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High early prices in offseason make it likely Orioles will wait it out again

Jon Meoli
Contact ReporterThe Baltimore Sun
Free agency is starting to heat up, and the market makes it likely the Orioles wait it out again.

If one thing has defined the Orioles’ business in recent offseasons, it’s their willingness to wait as long as they need to for the right player to be available at the right price before they make their move.

Given how the market has developed in the early part of free agency this year, they may run more in contrast with the rest of the league than ever before.

Even executive vice president of baseball operations Dan Duquette has said this is a thin free agent class, but some of his other instructive comments last week indicate the business they do won’t grab headlines the way the early signings have.

Duquette rightly pointed out that the Orioles did most of their major work last offseason, and as a result don’t have a ton to do this offseason. And he also reiterated what they do have to do may not be early, as the team will wait as long as possible for the right player at the right price to fill their needs at the corner spots of the outfield and catcher.

There’s been a few major pieces of action around the game so far, many including possible Orioles targets, and they all but reinforce the fact that it’s going to be a slow offseason in Baltimore.

In the span of a half-hour on Thursday, the Houston Astros completed a trade for catcher Brian McCann and signed outfielder Josh Reddick to a four-year, $52 million contract. Then on Saturday, the St. Louis Cardinals committed over $30 million for four years to sign left-handed reliever Brett Cecil.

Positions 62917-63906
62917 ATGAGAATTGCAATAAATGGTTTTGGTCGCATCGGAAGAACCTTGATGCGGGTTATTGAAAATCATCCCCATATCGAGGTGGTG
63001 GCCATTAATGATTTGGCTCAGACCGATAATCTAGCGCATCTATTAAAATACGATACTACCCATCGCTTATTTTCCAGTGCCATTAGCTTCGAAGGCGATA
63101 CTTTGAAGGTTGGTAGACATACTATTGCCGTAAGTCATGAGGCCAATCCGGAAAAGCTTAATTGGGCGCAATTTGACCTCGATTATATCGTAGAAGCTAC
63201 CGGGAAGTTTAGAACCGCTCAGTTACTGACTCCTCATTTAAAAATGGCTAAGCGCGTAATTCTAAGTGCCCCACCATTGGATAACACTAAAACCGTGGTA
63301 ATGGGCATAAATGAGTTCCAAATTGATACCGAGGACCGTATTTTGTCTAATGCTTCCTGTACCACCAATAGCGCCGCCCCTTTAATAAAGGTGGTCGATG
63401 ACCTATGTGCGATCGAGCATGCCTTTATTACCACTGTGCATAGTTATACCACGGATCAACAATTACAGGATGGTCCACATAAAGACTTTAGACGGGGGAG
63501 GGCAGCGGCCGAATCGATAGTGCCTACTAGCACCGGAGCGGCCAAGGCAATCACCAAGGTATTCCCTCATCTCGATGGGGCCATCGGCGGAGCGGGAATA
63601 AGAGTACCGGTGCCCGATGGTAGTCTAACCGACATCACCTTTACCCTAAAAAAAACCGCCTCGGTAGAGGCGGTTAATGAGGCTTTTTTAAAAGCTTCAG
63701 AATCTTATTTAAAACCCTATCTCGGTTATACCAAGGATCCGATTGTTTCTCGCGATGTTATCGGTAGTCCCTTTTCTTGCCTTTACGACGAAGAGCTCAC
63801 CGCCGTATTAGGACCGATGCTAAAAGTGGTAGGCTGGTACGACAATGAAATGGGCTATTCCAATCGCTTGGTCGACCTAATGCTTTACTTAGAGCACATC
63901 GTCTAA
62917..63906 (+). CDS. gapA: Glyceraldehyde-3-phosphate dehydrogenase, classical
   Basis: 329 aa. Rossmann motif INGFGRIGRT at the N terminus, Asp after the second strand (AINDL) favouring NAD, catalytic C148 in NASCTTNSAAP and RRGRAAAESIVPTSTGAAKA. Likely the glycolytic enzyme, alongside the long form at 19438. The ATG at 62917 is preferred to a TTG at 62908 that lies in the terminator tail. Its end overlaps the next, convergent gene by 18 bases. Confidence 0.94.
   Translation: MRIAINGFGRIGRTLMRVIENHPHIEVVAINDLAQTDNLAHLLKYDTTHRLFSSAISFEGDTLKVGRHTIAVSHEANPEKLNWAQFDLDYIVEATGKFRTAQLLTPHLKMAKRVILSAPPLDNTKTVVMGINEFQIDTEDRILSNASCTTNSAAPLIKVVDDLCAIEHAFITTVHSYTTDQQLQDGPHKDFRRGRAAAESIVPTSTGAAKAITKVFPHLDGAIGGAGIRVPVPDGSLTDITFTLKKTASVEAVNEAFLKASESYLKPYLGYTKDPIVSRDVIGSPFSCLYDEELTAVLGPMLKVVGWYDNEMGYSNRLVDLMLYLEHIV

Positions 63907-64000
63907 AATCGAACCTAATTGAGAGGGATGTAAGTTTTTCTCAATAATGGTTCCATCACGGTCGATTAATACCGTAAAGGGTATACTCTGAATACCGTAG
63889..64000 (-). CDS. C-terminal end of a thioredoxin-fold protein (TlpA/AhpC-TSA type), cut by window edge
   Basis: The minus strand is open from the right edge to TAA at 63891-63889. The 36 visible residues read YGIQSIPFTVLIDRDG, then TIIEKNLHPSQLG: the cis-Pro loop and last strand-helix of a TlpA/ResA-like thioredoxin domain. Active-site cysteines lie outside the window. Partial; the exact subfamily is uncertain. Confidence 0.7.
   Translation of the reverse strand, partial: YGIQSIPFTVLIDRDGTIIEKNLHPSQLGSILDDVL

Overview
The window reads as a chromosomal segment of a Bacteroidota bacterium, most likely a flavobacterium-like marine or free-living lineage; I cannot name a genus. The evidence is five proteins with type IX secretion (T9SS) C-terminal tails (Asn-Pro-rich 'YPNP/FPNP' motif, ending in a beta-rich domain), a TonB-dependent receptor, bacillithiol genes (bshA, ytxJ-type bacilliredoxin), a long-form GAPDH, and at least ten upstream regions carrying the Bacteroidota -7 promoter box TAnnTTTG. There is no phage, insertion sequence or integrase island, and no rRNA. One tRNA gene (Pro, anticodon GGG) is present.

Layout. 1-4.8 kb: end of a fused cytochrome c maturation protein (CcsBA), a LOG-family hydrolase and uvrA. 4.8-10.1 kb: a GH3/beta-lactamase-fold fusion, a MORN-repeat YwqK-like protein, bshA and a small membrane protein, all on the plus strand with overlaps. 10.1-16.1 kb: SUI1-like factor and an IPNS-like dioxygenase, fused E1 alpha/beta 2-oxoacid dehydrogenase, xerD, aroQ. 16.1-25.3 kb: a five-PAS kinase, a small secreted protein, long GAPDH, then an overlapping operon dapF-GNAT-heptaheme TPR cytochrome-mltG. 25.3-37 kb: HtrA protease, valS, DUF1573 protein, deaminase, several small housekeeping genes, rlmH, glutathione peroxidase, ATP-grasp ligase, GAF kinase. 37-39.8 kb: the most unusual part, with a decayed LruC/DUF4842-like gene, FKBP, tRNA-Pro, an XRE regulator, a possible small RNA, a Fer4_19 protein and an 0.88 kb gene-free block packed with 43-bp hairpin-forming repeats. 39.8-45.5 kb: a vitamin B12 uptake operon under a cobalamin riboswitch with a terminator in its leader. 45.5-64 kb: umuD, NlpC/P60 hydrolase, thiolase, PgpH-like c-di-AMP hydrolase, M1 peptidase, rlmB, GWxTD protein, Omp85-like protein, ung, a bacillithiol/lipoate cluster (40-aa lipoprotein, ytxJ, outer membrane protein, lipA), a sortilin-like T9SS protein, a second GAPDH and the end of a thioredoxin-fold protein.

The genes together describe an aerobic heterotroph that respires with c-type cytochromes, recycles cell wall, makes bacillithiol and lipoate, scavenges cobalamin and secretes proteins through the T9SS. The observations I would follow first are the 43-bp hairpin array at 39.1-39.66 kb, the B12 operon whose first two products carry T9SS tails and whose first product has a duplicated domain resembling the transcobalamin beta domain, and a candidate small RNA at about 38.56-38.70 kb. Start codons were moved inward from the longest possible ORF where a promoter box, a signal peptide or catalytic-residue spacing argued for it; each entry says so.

There have been a slew of short-term contracts for some pitchers as well, but some around the game believe the Cecil contract is going to mean all of the relief market is handsomely paid. And as for the outfielders, teams are going to identify the players they want in a relatively thin market, then pounce.

Even if that means there might be some perceived overpays, teams seem poised to get their man if they believe he’ll put them over the edge. And as players fly off the market, don’t be surprised if the Orioles watch and wait for the end of free agency, when prices drop and they might get more of their fit.

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